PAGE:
Courts to Consider Remote Hearings

The media have been criticising Judges for not having yet joined the 21st century in that majority of the courts are not set up to easily accommodate court hearings remotely. Remote hearings can be conducted by way of a telephone conference, Skype and other platforms.

In a statement, the Ministry of Justice said:

“We have put in place arrangements to use telephone, video and other technology to continue as many hearings as possible remotely. We will make best possible use of the equipment currently available; and are working nonstop to update and add to that.”

On 20 March 2020, the Judiciary published a new protocol regarding remote court hearings. The protocol expresses that it is inevitable that undertaking numerous hearings remotely will cause teething troubles.

The protocol identified the following legal issues to be addressed before any remote hearing can begin:

(i) whether the hearing is to be in public or in private; if in private, on what grounds, and
(ii) how is the hearing to be recorded, or can an order properly be made to dispense with the recording?

As to the first, remote hearings should, so far as possible, still be public hearings. This can be achieved in a number of ways:

(a) one person (whether judge, clerk or official) relaying the audio and (if available) video of the hearing to an open courtroom;
(b) allowing accredited journalists to log in to the remote hearing; and/or
(c) live streaming of the hearing over the internet. The principles of open justice remain paramount.

As to the second, the recording of hearings and compliance with CPR Part 32.9 can also be achieved in a number of ways:

(a) recording the audio relayed in an open courtroom by the use of the court’s normal recording system,
(b) recording the hearing on the remote communication programme being used (e.g. BT MeetMe, Skype for Business, or Zoom), or
(c) by the court using a mobile telephone to record the hearing. It is not, however, permitted for the parties to record the hearing without the judge’s permission.

The protocol went on to confirm that the available methods for remote hearings include (non-exhaustively) BT conference call, Skype for Business, court video link, BT MeetMe, Zoom and ordinary telephone call. But any communication method available to the participants can be considered if appropriate.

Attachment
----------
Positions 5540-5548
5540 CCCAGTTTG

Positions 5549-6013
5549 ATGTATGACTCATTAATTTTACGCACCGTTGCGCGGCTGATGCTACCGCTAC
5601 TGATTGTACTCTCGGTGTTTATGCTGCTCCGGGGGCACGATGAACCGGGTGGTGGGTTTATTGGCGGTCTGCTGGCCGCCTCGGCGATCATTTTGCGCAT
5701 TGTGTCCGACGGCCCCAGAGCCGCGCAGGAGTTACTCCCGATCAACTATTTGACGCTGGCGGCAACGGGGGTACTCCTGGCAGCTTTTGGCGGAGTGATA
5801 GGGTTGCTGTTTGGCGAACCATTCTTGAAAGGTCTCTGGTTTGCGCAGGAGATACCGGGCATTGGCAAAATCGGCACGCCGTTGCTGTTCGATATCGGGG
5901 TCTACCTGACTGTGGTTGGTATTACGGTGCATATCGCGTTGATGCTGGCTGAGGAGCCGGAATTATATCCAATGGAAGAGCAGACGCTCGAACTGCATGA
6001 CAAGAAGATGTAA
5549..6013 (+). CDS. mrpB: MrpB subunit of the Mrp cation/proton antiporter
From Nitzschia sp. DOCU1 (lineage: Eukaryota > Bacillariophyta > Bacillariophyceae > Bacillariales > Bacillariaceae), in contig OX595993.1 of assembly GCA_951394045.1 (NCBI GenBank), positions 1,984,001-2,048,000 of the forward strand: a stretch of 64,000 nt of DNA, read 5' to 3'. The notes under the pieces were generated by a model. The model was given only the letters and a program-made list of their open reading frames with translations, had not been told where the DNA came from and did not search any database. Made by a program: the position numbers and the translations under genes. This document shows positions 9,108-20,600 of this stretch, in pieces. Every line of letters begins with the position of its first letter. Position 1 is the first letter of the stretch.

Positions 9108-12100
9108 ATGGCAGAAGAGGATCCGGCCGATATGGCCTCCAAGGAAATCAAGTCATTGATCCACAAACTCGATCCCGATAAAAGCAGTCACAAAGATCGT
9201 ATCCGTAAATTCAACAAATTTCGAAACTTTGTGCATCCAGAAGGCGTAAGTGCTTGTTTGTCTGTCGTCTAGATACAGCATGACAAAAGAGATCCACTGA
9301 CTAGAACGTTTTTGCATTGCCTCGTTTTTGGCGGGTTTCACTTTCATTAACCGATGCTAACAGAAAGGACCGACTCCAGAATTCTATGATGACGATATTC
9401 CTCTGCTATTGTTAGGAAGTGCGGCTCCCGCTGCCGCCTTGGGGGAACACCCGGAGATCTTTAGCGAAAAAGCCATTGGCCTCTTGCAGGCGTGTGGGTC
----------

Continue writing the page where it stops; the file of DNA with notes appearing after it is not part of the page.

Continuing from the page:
So how will possession claims now be dealt with by the courts?

The protocol requires Judges, clerks, and other officials to, wherever possible, propose to the parties one of three solutions:-

(i) a stated appropriate remote communication method (BT conference call, Skype for Business, court video link, BT MeetMe, Zoom, ordinary telephone call or another method) for the hearing;

(ii) that the case will proceed in court with appropriate precautions to prevent the transmission of Covid-19; or

(iii) that the case will need to be adjourned, because a remote hearing is not possible and the length of the hearing combined with the number of parties or overseas parties, representatives and/or witnesses make it undesirable to go ahead with a hearing in court at the current time.

If the parties disagree with the court’s proposal, they may make submissions in writing by email or CE-file (if available), copied to the other parties, as to what other proposals would be more appropriate. On receipt of submissions from all parties, the judge(s) will make a binding determination as to the way in which the hearing will take place, and give all other necessary directions.

Mr Ahmed, CEO of the British Landlords Association said:
“The BLA welcome the Judiciaries protocol regarding remote hearings. The courts are outdated with respect to technology for remote hearings and this crisis may see a radical change to the way in which courts can hear cases not only through the current crisis, but after.

Thousands of our members have already experienced their possession claim having been adjourned by the court due to the Covid-19 outbreak. The new protocol may ensure that landlords’ possession claims are dealt with promptly by the courts once the relevant systems are in place for remote hearings to take place.
We have urged the courts to temporarily revise the section 8 eviction procedure to be similar to the accelerated route for possession in which there is usually no court hearing. This could not only ensure landlords can continue to have access to justice but save time  and costs for all parties.”

For lawyers, you should read the Civil Justice Protocol Regarding Remote Hearings here:

You can also read the update on the Coronavirus Bill and eviction here.

Landlord Advice UK

Author: Mr Sasha Charles

Date: 25th of March

Coronavirus (COVID-19): Courts and Tribunals